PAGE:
I first fell in love with words when I was seven years old. I still passionately love words today. To speak them, write them, or read them— centers me in the presence of God. Words are powerful. They can invoke pride, fear, comfort and chaos. That’s why when I saw the video of Amy Cooper in Central Park —the woman that called the police in fabricated fear, I was physically sickened when I read her apology. “And you know words are just words and I can’t undo what I did. But I sincerely and humbly apologize to everyone. Especially to that man, his family,”
No! Words are not just words, Amy Cooper. Proverbs 18:21. “The tongue can bring death or life; those who love to talk will reap the consequences.” Her words to the police could have caused that man’s death. Her words have caused her to lose her job. When we sin we have to do more than say, “I’m Sorry.” We are required to repent. Hearing that woman shriek in fear and quicken her speech like she was in imminent danger was very believable. Her obligatory apology after losing her job at Franklin Templeton— not so much.
We all must examine our apologies and determine whether we are sorry for the act or just sorry for the consequences.
Words have power…when we mean them.
True repentance, Psalm 51 repentance, is more than just saying “I’m sorry.” It’s a process and it requires prayer, reflection and intentional action to turn from and avoid the same behavior in the future. America has got to stop saying “I’m sorry” for racism. It’s time to repent.
To be truly sorry, you must first examine your actions and acknowledge them as wrong. This may take more than a few hours or even days. Sometimes it takes centuries, as was the case with the Southern Baptists Convention, who in 2018 finally acknowledged their “deep racism” and dark American history. In 1956 the National Association of Evangelicals passed a resolution that declared racial discrimination as a violation of the teaching of Christ. Yet, a 2019 Barna study revealed that only 16% of Christians believe America should repent for its racist history. That number includes only 24% of African-American Christians.
We’ve got some work to do, Saints.
Psalm 51 repentance for Amy Cooper may not be to admit that she’s a racist. Maybe she’s not. She probably doesn’t think she is. However, genuine repentance requires her to admit the truth…that she weaponized the evil of racism for her godless benefit. In Psalm 51:3 David cries out, “For I recognize my rebellion; it haunts me day and night.” We all must examine our apologies and determine whether we are sorry for the act or just sorry for the consequences.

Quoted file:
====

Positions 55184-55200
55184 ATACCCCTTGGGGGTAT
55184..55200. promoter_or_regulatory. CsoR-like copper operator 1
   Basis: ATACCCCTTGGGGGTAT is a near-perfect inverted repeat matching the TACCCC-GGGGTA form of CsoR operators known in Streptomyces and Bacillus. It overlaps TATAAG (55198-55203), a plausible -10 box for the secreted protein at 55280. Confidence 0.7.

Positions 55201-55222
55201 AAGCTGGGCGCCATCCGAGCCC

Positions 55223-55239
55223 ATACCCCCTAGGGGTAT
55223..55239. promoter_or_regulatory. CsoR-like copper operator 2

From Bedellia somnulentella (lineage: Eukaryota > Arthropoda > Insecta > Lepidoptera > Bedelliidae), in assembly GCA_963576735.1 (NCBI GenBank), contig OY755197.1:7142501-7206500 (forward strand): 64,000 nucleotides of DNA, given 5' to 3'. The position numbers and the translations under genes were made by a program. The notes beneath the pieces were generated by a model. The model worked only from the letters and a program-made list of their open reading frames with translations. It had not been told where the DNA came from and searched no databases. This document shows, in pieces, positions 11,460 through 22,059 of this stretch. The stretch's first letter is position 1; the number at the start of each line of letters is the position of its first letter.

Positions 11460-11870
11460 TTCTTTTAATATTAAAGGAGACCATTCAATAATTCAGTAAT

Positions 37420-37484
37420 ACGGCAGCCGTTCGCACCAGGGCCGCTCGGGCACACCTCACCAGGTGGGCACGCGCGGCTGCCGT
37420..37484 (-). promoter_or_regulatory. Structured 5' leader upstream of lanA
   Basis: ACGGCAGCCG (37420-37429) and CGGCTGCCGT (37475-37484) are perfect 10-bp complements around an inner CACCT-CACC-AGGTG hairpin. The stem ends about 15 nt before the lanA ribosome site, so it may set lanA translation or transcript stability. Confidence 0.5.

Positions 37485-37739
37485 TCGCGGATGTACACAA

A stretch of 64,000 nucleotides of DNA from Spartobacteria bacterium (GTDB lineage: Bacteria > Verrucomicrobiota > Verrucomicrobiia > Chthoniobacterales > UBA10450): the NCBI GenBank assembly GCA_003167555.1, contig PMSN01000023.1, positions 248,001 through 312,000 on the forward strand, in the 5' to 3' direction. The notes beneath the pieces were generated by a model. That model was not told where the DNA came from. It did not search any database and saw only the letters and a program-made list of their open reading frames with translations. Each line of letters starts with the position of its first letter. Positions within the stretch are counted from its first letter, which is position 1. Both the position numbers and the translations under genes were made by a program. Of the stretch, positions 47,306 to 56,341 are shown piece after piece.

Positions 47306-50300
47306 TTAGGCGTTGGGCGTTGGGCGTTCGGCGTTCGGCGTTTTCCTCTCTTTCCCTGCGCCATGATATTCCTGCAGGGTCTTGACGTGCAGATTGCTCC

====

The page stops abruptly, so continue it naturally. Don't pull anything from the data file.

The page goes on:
True repentance hurts but it sets us free. Calling out the truth about our sin to God is painful and yet freeing. American Christians have to start being honest and truthful with God about our nation’s sin and the part we play in it. The American church should lead the way to healing and justice. We should be the example of Christ in the nation for the world to see. Racism is the thorny ground that keeps us from being all that God intends this great nation to be.
The Church cannot point fingers at the world and shame them for racism as long we go to our separate corners on Sunday morning to worship God and remain there all week. As long as Black churches and Black Christians are the dominant crowd outraged by police brutality and killing of unarmed Black men, we will not advance the kingdom of God in America. As Christians, we march and fight for the rights of innocent unborn children while staying silent about the two Georgia men who killed an innocent unarmed Black man. As Christian patriots, we are outraged at Colin Kaepernick for kneeling during the National Anthem. Yet, we stay quiet about that Minneapolis police officer who killed a Black man by kneeling on his neck.
Repentance is a necessary part of Christianity. “Now repent of your sins and turn to God, so that your sins may be wiped away.” (Acts 3:19) American Christians, we are required to do more about racism in America than say “I’m sorry.” If you are one of the 84% of Christians that doesn’t believe America should apologize for it’s history. Fine. But, what about racism right now? American repentance isn’t just about atoning for our history. It’s about pleading to God to forgive our present sin. “If my people who are called by my name will humble themselves and pray and seek my face and turn from their wicked ways, I will hear from heaven and will forgive their sins and restore their land.” (2 Chronicles 7:14)
One thing I learned from Paul in Romans 7:15— we may not realize that we’re racist until we decide, in a moment of indignation, to weaponize our knowledge of America’s racism.“I don’t really understand myself, for I want to do what is right, but I don’t do it. Instead I do what I hate.” Like Paul, Amy Cooper may be shocked by her behavior. After all, she’s a white woman walking her dog in New York City. That wreaks of “liberal democrat” but racism has no party affiliation. It has no class designation, though it seems to diminish with higher education. Racism is a tool the devil uses to enter our hearts and activate what I call the “Big Three” from 1 John 2:16.
The lust of the eye— We are willing to ignore God to get what we want.
The lust of the flesh— We are willing to ignore God to feel good.
The pride of life— We value our position and are willing to ignore God to keep it.
America, we’re ignoring God because it feels bad to face our sin. The charge to Christian Americans is simple in Romans 12:2. “Don’t copy the behavior and customs of this [nation] but let God transform you into a new person by changing the way you think. Then you will learn to know God’s will for you which is good, and pleasing and perfect.”
Come on, America. Take the charge!